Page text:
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What Should Biden Do About Trump’s Many Crimes?


It’s pretty clear now that Biden’s strategy to deal with the vast crimes of Donald Trump is to let it go and move the nation forward. This is making at least one senator very unhappy. Sheldon Whitehouse is a highly entertaining person to hear talk, as I can say from personal experience, and he lets his frustration fly on this issue in a New Republic interview.

Would you like to see a systematic re-review of prosecutorial decisions relating to Trump and his executive branch officials that we don’t yet know about undertaken by this new Justice Department?

What I’ve asked—and without any result—has been that the attorney general convene a small advisory group of department veterans who understand the culture and norms and history and values of the department implicitly, and have them take a look at what went wrong, give them a couple of staff folks, and have that be a place where, if you’re very down in some toiling division of the department and somebody asked you to do something awful and you squirrel the file away in a drawer waiting for the day when you had an honest attorney general who wouldn’t fire you for blowing the whistle, now’s your time to come forward.

I operate off the proposition that if Obama had not been, “We’re not going to look back, we’re only going to look forward,” the Trumpsters would have been a lot less bold about doing the reckless damage that they did. I think they took from that the lesson that they’re safe from scrutiny and they’re safe from consequences and they can really put the pedal to the metal trying to wreck these agencies of government and corrupt them because if the worst-case scenario happens and the Democrats win and you get tossed out, then you get a reprieve.


A majority of the Senate voted to convict Trump at the second impeachment trial on what was effectively charged and tried as criminal incitement, even on a very limited factual record. Under the circumstances, that seems to be more than enough of a predicate for the Justice Department to begin an investigation into Trump, communications within the White House, and the like.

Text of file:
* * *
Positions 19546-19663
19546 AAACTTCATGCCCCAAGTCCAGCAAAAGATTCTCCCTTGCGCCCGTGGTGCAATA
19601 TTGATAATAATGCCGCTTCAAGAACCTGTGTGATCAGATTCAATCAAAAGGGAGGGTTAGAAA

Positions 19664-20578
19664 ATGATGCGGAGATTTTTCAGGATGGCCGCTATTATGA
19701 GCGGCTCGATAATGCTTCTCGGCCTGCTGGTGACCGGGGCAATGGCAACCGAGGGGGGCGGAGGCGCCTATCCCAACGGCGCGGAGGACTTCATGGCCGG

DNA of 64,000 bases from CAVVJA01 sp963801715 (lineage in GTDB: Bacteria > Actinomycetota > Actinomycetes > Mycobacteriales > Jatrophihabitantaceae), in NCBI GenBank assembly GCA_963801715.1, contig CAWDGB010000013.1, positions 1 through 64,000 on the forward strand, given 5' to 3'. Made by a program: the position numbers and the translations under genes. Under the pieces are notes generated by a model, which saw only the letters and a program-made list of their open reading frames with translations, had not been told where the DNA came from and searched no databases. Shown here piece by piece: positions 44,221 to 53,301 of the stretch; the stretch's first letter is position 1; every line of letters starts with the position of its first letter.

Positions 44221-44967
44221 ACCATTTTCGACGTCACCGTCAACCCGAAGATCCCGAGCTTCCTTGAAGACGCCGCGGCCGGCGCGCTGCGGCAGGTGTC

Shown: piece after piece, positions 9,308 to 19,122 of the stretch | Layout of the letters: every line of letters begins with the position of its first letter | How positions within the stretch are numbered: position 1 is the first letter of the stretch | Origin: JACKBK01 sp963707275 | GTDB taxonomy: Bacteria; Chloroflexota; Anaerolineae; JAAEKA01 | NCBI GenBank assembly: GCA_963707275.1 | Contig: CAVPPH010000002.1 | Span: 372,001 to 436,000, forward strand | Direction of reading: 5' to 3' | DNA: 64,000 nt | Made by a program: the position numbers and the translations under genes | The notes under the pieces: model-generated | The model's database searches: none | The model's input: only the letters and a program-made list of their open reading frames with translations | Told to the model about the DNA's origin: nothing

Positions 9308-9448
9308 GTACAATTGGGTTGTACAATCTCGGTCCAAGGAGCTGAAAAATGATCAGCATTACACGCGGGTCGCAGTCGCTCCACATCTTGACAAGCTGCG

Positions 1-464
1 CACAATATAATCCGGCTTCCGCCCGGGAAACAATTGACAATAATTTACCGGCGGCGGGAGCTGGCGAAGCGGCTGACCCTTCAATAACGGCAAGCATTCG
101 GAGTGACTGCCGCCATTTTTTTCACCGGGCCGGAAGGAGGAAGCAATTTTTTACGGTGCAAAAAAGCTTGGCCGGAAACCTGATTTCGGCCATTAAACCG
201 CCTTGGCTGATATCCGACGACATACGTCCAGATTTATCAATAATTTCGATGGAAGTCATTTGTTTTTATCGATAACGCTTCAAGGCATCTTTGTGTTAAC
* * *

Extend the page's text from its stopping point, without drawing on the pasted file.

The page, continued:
My original concern was they were just going to do what I would call a “mopes and dopes” investigation and just make a whole ton of trespass and assault cases against people who broke into the Capitol that day and not bother to look at this as a systemic matter and go after the higher-ups, the kingpins.

If this were a drug case and you did a sweep of everybody selling drugs on the street, and then you didn’t bother to look up to who was funding the operation, who the kingpins were, how it was being structured and managed, you wouldn’t be doing your job as a prosecutor. That’s the point that I wanted to make. If, in the course of developing that, they find more evidence that they think could beyond a reasonable doubt convict people who were part of the incitement for it, they’ll have to make that call, and I wouldn’t rule it out at that point.

I do think that impeachment’s the wrong place to start, though, if you’re the attorney general. You don’t want to say, “There was an impeachment. What was that? Is that predication?” I don’t know. That’s a whole different lane.

I think you want to found your case entirely in your own proper judicial and prosecutorial process and not do anything that borrows from the impeachment or tries to stand on it. Particularly in a circumstance like that, you really want to have gone your own way.

You filed an ethics complaint against Senators Cruz and Hawley concerning their potential involvement in the siege. What’s the status of that at this point?

The ethics committee doesn’t disclose. The policy is that you essentially automatically get a preliminary review. I have no reason to believe that the ethics committee either hasn’t or won’t conduct its preliminary review.

If the preliminary review shows that there’s reason to open a more complete investigation, then they take that step but they don’t tell anyone. That’s kept within the ethics committee. Whether they have gone on to a complete investigation yet is not something that I’m entitled to be told.

The next big disclosure that we’re going to get is either their decision to proceed against someone or a public effort at inquiry—in the form of a subpoena or something like that—or notification that it’s been closed.

This interview is also very Whitehouse is that he starts rather disciplined and then you can read him getting worked up and thus more loquacious. What to do about Trump and the coup supporters in the Senate is a hard one given the circumstances, but I think as we now see with Elise Stefanik replacing Liz Cheney in House leadership, Republicans are fully convinced that they face no negative consequences in supporting a future coup against Democrats. I don’t think Democrats really want to admit this, by and large.

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